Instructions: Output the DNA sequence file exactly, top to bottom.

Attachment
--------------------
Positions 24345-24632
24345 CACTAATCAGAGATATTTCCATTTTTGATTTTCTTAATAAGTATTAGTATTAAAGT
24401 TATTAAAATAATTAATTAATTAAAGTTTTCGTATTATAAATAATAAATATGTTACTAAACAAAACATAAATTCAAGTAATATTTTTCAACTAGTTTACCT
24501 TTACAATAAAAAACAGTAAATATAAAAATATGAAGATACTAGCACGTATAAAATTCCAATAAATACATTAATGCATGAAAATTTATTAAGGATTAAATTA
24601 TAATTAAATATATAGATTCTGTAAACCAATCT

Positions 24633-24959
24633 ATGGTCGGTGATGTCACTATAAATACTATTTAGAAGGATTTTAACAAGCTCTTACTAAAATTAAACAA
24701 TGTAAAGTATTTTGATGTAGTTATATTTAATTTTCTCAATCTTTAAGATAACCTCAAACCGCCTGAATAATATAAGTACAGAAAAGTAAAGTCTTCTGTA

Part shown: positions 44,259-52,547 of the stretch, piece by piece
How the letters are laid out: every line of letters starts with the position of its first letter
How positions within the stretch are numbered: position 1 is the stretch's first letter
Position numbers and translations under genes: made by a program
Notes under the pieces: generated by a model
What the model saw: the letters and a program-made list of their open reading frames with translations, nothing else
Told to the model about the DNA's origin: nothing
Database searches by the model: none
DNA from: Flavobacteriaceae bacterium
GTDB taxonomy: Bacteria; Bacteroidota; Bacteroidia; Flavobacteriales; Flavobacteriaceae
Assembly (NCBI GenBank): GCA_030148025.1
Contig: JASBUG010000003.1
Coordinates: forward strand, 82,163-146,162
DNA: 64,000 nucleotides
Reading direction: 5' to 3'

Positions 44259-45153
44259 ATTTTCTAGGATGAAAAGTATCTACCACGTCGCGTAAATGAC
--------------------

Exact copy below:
Positions 24345-24632
24345 CACTAATCAGAGATATTTCCATTTTTGATTTTCTTAATAAGTATTAGTATTAAAGT
24401 TATTAAAATAATTAATTAATTAAAGTTTTCGTATTATAAATAATAAATATGTTACTAAACAAAACATAAATTCAAGTAATATTTTTCAACTAGTTTACCT
24501 TTACAATAAAAAACAGTAAATATAAAAATATGAAGATACTAGCACGTATAAAATTCCAATAAATACATTAATGCATGAAAATTTATTAAGGATTAAATTA
24601 TAATTAAATATATAGATTCTGTAAACCAATCT

Positions 24633-24959
24633 ATGGTCGGTGATGTCACTATAAATACTATTTAGAAGGATTTTAACAAGCTCTTACTAAAATTAAACAA
24701 TGTAAAGTATTTTGATGTAGTTATATTTAATTTTCTCAATCTTTAAGATAACCTCAAACCGCCTGAATAATATAAGTACAGAAAAGTAAAGTCTTCTGTA

Part shown: positions 44,259-52,547 of the stretch, piece by piece
How the letters are laid out: every line of letters starts with the position of its first letter
How positions within the stretch are numbered: position 1 is the stretch's first letter
Position numbers and translations under genes: made by a program
Notes under the pieces: generated by a model
What the model saw: the letters and a program-made list of their open reading frames with translations, nothing else
Told to the model about the DNA's origin: nothing
Database searches by the model: none
DNA from: Flavobacteriaceae bacterium
GTDB taxonomy: Bacteria; Bacteroidota; Bacteroidia; Flavobacteriales; Flavobacteriaceae
Assembly (NCBI GenBank): GCA_030148025.1
Contig: JASBUG010000003.1
Coordinates: forward strand, 82,163-146,162
DNA: 64,000 nucleotides
Reading direction: 5' to 3'

Positions 44259-45153
44259 ATTTTCTAGGATGAAAAGTATCTACCACGTCGCGTAAATGAC